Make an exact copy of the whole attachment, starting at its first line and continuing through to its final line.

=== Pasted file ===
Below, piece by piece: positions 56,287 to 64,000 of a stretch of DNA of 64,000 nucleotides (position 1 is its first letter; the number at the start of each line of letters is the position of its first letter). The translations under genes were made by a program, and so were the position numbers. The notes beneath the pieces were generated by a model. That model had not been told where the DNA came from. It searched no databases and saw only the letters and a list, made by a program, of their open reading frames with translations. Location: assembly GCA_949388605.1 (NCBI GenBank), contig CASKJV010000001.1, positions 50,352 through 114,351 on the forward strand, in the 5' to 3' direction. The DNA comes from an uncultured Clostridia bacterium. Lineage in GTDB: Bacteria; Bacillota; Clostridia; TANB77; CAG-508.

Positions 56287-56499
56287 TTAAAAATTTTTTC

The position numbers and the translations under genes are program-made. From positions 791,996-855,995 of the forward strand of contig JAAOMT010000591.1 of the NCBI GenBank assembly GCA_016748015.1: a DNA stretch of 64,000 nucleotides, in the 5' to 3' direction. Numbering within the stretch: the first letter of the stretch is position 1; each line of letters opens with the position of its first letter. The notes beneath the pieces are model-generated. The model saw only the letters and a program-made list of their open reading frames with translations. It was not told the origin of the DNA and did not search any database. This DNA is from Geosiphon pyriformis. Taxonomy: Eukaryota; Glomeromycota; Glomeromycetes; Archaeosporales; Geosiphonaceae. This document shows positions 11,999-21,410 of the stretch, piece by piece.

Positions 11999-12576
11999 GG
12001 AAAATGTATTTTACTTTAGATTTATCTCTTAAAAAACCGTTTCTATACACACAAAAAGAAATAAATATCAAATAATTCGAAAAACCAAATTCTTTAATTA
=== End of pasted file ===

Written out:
Below, piece by piece: positions 56,287 to 64,000 of a stretch of DNA of 64,000 nucleotides (position 1 is its first letter; the number at the start of each line of letters is the position of its first letter). The translations under genes were made by a program, and so were the position numbers. The notes beneath the pieces were generated by a model. That model had not been told where the DNA came from. It searched no databases and saw only the letters and a list, made by a program, of their open reading frames with translations. Location: assembly GCA_949388605.1 (NCBI GenBank), contig CASKJV010000001.1, positions 50,352 through 114,351 on the forward strand, in the 5' to 3' direction. The DNA comes from an uncultured Clostridia bacterium. Lineage in GTDB: Bacteria; Bacillota; Clostridia; TANB77; CAG-508.

Positions 56287-56499
56287 TTAAAAATTTTTTC

The position numbers and the translations under genes are program-made. From positions 791,996-855,995 of the forward strand of contig JAAOMT010000591.1 of the NCBI GenBank assembly GCA_016748015.1: a DNA stretch of 64,000 nucleotides, in the 5' to 3' direction. Numbering within the stretch: the first letter of the stretch is position 1; each line of letters opens with the position of its first letter. The notes beneath the pieces are model-generated. The model saw only the letters and a program-made list of their open reading frames with translations. It was not told the origin of the DNA and did not search any database. This DNA is from Geosiphon pyriformis. Taxonomy: Eukaryota; Glomeromycota; Glomeromycetes; Archaeosporales; Geosiphonaceae. This document shows positions 11,999-21,410 of the stretch, piece by piece.

Positions 11999-12576
11999 GG
12001 AAAATGTATTTTACTTTAGATTTATCTCTTAAAAAACCGTTTCTATACACACAAAAAGAAATAAATATCAAATAATTCGAAAAACCAAATTCTTTAATTA